FDA backs prostate cancer therapy
WASHINGTON — A first-of-a-kind prostate cancer treatment that uses the body’s immune system received federal approval yesterday, offering an important alternative to more taxing treatments like chemotherapy.
“I suspect within five to 10 years immunotherapies will be a big part of cancer therapy in general,’’ said Dr. Phil Kantoff, an oncologist at Dana-Farber Cancer Institute in Boston who helped run the studies of Provenge.
Experimental vaccines to treat other cancers — including the deadly skin disease melanoma and an often fatal childhood tumor called neuroblastoma — are in late-stage development.
Currently, doctors treat cancer by surgically removing tumors, attacking them with chemotherapy, or blasting them with radiation.
The treatment is intended for prostate cancer that has spread elsewhere in the body and is not responding to hormone therapy.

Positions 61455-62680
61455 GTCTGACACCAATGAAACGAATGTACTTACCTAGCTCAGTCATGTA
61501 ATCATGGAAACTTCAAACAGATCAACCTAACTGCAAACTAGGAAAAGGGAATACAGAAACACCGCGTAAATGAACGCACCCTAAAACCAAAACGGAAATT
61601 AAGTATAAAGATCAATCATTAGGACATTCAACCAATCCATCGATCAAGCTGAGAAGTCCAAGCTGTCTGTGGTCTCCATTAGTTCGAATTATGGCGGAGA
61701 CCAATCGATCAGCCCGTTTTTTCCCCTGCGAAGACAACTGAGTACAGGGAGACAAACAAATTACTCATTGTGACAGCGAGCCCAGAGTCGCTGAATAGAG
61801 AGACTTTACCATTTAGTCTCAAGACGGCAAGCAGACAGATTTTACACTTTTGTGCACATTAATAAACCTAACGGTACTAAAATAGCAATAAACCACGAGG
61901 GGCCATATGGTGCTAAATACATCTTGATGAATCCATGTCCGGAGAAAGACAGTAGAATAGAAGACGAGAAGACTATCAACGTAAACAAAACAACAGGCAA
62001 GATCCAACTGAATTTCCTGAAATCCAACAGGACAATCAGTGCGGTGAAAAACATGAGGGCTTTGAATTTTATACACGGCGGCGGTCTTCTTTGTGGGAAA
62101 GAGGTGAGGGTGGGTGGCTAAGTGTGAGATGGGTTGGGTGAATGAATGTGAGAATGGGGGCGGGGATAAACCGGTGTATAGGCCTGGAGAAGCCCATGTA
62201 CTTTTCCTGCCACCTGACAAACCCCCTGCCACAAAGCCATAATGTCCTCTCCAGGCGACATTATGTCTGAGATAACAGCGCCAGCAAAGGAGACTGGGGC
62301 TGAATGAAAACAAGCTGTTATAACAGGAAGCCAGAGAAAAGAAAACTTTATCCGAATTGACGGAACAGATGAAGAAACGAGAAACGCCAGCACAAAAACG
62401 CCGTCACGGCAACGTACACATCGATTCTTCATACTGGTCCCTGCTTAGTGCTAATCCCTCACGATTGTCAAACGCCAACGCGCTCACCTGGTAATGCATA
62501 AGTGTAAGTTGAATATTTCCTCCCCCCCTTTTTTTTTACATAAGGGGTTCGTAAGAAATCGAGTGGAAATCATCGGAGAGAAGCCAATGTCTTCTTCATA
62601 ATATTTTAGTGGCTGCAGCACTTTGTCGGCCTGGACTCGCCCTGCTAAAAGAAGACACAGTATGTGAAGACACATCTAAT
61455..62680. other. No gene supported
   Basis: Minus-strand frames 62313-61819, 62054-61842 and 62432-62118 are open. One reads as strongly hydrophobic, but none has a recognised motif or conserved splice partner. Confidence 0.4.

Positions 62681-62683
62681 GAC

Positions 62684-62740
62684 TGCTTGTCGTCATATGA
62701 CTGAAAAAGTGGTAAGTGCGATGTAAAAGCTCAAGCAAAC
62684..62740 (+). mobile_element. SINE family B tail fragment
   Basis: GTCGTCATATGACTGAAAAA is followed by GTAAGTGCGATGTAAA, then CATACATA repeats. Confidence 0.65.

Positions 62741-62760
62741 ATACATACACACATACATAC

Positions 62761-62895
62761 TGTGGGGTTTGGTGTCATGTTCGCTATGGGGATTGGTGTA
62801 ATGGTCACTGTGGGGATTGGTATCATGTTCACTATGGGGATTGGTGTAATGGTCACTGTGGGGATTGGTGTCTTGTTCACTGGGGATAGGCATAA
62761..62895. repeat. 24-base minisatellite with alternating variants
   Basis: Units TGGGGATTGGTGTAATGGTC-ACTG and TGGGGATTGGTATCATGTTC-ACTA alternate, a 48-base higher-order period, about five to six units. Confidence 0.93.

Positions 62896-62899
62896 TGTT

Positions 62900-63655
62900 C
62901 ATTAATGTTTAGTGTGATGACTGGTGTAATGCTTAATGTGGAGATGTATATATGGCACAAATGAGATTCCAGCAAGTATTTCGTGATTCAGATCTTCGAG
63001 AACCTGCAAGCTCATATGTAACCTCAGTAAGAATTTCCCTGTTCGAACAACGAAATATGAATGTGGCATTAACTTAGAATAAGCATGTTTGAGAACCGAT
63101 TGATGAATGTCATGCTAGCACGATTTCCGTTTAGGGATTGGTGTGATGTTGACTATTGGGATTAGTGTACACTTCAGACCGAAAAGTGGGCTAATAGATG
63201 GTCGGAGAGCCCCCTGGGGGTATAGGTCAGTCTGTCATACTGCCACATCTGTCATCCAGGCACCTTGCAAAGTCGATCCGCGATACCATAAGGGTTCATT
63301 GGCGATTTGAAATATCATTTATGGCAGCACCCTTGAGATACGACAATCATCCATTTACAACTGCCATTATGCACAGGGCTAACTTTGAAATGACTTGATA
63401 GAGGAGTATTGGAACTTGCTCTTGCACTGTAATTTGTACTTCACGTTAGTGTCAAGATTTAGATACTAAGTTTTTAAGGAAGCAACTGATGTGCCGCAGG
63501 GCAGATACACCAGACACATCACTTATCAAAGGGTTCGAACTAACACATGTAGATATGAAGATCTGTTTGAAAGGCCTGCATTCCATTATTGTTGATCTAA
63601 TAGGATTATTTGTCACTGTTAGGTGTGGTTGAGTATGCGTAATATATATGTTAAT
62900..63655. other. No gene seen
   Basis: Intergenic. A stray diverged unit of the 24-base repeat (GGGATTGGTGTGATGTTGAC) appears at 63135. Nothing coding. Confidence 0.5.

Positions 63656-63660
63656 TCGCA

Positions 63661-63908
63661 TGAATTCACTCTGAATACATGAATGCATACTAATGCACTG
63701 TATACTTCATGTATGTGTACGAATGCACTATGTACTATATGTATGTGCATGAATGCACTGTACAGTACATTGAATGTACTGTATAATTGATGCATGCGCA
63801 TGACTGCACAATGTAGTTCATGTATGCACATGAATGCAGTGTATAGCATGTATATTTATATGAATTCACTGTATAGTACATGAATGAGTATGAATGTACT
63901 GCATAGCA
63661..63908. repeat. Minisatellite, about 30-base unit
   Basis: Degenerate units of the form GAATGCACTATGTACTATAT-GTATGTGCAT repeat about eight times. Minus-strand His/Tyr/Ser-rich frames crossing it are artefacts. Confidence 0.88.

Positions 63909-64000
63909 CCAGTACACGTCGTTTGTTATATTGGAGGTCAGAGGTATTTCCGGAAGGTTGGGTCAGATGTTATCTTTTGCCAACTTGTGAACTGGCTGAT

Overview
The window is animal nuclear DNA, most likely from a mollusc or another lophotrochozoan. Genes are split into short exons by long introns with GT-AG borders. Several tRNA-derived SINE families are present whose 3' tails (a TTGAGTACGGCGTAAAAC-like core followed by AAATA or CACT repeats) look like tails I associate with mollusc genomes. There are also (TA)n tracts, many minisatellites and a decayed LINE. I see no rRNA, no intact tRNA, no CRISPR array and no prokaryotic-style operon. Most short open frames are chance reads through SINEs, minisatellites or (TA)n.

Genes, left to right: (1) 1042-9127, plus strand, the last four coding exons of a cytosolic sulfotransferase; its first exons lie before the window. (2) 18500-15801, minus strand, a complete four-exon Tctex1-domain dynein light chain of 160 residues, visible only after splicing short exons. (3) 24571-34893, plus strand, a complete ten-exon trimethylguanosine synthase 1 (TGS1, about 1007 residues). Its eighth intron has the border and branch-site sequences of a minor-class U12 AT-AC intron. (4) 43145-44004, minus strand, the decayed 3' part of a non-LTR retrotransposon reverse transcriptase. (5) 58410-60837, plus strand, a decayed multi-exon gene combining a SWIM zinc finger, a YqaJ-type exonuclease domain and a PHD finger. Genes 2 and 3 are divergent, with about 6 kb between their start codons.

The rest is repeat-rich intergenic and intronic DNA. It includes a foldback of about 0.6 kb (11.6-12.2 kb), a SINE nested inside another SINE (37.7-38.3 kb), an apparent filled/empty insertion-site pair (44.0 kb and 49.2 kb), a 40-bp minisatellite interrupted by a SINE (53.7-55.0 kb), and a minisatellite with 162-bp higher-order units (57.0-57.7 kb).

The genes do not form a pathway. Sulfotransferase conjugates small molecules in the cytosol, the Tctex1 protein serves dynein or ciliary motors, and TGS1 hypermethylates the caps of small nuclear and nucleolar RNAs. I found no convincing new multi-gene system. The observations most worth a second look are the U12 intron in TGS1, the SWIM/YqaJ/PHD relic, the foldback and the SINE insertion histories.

Medical specialists hailed the approval as a milestone, but stressed the therapy be an addition to current medical practice, not a replacement.
“This is just one step in a new pathway for treating patients,’’ said Dr. Simon Hall, chairman of urology at Mt. Sinai Hospital.
Company studies showed taking Provenge added four months to the lives of men with advanced prostate cancer — more than the three months afforded by Taxotere, the only chemotherapy approved for men in this situation. Doctors hope for greater benefit if they give the drug earlier in the course of the disease.
Dendreon said yesterday that the drug will cost $93,000 per patient.